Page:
Life After the Fall: Teachers Explore Tropical Forest Canopy Gaps

Field Notes From the Amazon

Field Report: 2023 Impact of Tropical Forest Canopy Gaps on Biodiversity and Growth


Date: July 12 – 19, 2023
Location: Napo-Sucusari Biological Reserve, Loreto Peru
Study Site: The Napo-Sucusari Biological Reserve / The Amazon Conservatory for Tropical Studies (ACTS)
Lead Researchers: Dr. Rob Naczi and Dr. Lindsey Swierk
Team Members: Kathy Hockman*, Terry Wilson, Marissa Copan, Shannon King, Christa Dillabaugh (* author of this report)


Introduction
Primary producers (trees and other plants) are the basis for the food webs and nutrient cycles in the tropics. Tropical forests are constantly changing, from the timing of leafing, flowering, and fruiting of trees, to the changes in the community dynamics and energy available on the forest floor after a tree fall or after flooding. Forest structure in rainforests leads to consistent patterns of trees, both in size and species.
In this long-term study, we monitor succession (natural changes in the structure and diversity through time) in the forest surrounding a tree fall. These activities were designed to examine the theoretical frameworks of community ecology and forest succession while learning to measure the biodiversity of plants and animals, monitor phenology (the “timing of life”) while monitoring ecological community change.
We are documenting how forest structure and biodiversity change after a canopy-level tree falls, creating a light gap. Specific questions of interest are:
• What are the differences in abiotic factors between tree fall gaps and other forest areas?
• How do the changes to the primary producers change the animals?
• Do tree gaps follow the same phenological patterns as the surrounding forests?

Methods
We designated two 10 x 10m square plots for study: one around a recently fallen canopy tree, and the other in forest without a fallen tree. Each plot was divided into four even sections (quadrants), and the centers of each quadrant were marked with flagging tape. To estimate canopy cover, we took a canopy photo using a camera and level at the center of each quadrant for both plots. We will use digital image analysis to quantify the percentage of each photo covered by forest canopy and monitor canopy regrowth over time.

Identifying and marking trees for growth determination
We chose one representative tree in each quadrant of both study plots to mark and monitor for annual growth. On each tree, we identified one branch to measure primary growth using elongation of shoots. Primary growth occurs in the apical meristems of root and shoot tips resulting in increases in height and length. We marked one shoot tip per tree for a total of 5 different trees in the treefall plot, and then marked shoot tips on 5 different trees in the control plot. To mark shoot tips, we used permanent white paint, applied with a small brush. Using the brush, we were able to apply the paint only to the tips of the shoots. Assuming the paint will be permanent, next year, we will relocate the paint marks, measure the distance from the paint mark to the current shoot tips, and then apply new marks at the current shoot tips. Secondary growth was measured on 5 different trees per plot by measuring diameter at breast height (DBH).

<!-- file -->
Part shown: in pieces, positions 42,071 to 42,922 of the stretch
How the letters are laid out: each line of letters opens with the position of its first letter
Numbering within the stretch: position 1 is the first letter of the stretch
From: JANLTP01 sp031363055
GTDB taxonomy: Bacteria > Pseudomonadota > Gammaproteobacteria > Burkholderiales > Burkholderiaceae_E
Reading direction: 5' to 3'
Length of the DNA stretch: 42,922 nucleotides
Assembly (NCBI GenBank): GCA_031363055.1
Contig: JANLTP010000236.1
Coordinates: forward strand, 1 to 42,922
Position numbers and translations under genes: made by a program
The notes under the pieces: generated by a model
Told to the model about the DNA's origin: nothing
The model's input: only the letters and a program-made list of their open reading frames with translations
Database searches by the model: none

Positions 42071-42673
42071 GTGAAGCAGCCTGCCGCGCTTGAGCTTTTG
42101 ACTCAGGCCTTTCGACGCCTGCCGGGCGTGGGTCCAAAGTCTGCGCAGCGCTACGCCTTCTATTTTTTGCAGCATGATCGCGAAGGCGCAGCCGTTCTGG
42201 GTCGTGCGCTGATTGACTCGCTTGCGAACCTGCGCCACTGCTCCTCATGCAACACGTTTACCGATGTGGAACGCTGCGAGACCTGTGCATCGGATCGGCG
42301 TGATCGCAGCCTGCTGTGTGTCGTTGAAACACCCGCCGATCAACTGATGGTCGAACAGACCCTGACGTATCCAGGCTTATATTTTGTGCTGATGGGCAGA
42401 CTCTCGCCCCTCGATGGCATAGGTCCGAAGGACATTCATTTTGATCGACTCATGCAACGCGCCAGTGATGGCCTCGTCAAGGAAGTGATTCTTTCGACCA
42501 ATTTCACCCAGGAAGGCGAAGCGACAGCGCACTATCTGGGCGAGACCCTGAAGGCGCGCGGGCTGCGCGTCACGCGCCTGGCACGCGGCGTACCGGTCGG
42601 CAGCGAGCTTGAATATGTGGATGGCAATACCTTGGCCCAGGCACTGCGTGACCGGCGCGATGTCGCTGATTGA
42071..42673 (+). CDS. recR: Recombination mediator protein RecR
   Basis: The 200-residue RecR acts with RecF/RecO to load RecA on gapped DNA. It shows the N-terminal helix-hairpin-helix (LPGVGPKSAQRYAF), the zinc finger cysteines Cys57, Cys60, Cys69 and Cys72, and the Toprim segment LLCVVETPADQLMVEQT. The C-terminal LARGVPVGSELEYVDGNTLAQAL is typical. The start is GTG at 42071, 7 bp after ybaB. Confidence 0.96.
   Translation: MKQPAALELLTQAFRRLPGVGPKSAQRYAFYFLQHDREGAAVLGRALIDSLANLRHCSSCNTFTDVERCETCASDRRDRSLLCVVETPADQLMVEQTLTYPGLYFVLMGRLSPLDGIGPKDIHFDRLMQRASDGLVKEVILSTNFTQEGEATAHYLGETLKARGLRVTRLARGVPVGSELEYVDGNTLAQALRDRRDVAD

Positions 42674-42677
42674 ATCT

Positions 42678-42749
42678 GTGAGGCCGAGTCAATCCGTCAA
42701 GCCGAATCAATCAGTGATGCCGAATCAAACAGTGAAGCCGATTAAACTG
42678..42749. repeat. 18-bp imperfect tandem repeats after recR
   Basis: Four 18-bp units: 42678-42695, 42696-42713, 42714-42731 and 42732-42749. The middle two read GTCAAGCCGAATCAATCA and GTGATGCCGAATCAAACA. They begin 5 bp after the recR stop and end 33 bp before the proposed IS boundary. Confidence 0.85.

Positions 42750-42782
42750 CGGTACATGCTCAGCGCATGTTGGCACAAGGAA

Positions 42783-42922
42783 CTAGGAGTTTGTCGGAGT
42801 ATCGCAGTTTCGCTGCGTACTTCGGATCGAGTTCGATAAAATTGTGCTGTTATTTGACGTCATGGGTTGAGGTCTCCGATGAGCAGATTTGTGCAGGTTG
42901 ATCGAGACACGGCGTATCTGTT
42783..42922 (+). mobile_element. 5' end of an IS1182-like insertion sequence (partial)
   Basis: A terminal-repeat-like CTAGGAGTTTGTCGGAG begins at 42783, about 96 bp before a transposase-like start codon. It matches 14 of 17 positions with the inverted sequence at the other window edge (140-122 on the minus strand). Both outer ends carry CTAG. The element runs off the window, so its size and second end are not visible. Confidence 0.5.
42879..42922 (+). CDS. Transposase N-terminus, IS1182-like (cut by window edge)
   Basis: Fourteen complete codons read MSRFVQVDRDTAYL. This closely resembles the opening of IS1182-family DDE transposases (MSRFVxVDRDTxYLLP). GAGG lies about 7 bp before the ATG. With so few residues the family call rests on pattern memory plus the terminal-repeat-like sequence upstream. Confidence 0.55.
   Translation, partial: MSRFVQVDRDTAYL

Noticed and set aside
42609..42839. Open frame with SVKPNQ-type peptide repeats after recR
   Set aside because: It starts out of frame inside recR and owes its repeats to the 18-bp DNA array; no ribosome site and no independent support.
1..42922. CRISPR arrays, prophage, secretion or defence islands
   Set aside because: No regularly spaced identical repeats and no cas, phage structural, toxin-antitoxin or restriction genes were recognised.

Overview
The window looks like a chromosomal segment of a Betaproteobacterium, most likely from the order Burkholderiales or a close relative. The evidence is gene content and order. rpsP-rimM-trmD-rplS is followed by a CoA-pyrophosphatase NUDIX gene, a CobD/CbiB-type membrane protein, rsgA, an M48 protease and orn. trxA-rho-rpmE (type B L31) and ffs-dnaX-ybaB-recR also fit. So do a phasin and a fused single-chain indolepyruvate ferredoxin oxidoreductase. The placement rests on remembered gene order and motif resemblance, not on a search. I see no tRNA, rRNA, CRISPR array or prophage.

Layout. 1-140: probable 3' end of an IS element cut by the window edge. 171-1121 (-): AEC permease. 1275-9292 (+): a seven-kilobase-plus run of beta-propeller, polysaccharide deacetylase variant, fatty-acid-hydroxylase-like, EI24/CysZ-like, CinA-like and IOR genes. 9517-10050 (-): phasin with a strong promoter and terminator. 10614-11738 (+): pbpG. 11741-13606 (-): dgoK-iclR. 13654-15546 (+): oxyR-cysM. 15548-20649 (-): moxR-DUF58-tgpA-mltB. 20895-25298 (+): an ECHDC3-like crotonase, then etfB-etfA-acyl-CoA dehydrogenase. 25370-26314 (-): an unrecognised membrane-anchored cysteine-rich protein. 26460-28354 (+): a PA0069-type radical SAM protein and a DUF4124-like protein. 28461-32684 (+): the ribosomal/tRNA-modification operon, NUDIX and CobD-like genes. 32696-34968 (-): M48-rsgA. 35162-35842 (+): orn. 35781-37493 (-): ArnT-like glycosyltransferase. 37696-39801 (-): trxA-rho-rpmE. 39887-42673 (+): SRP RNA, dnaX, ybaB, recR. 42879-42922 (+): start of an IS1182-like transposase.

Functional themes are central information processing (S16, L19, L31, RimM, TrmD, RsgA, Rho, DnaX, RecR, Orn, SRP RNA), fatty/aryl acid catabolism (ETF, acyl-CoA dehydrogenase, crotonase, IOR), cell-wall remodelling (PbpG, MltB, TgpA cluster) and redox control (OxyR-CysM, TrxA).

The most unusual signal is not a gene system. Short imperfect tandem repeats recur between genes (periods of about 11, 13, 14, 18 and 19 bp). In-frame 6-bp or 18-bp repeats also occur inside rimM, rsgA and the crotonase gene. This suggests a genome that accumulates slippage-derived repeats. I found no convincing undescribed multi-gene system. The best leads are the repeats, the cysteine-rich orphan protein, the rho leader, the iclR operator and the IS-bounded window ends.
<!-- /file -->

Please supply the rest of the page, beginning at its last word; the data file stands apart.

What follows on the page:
Fig 1: Marking Branch Growth in the Plot

Insect survey
The trap design (Fig. 1 ) used to collect specimens on the plots is a version of the Vertical Flight Intercept Trap (V-FIT) described by W. B. Warner (Löbl, Leschen, & Warner 2021). Each trap used 4 corner posts placed in a rectangular shape with a length of 3 m (10 ft) and a width of 1.5 m (5 ft). An appropriately located tree trunk is acceptable. We placed 4 aluminum trays (single-use food service trays, about 32 cm × 25 cm × 6 cm deep) under the bottom of each of the traps to serve as catchments. Each tray was filled with a water/dish soap solution as a non-toxic preservative so that the water surface was 5 cm or less from bottom of trap.

Fig. 1: Vertical Flight Intercept Trap (V-FIT)

We checked traps daily. We poured each collecting pan’s contents through a sieve into another vessel to collect the organic material. The organic material was transferred to a collection container of 65% Ethanol and labeled with plot ID. Collection pans were then returned to the traps and the liquid was restored to proper levels.

Fig 2: V-FIT trap monitoring team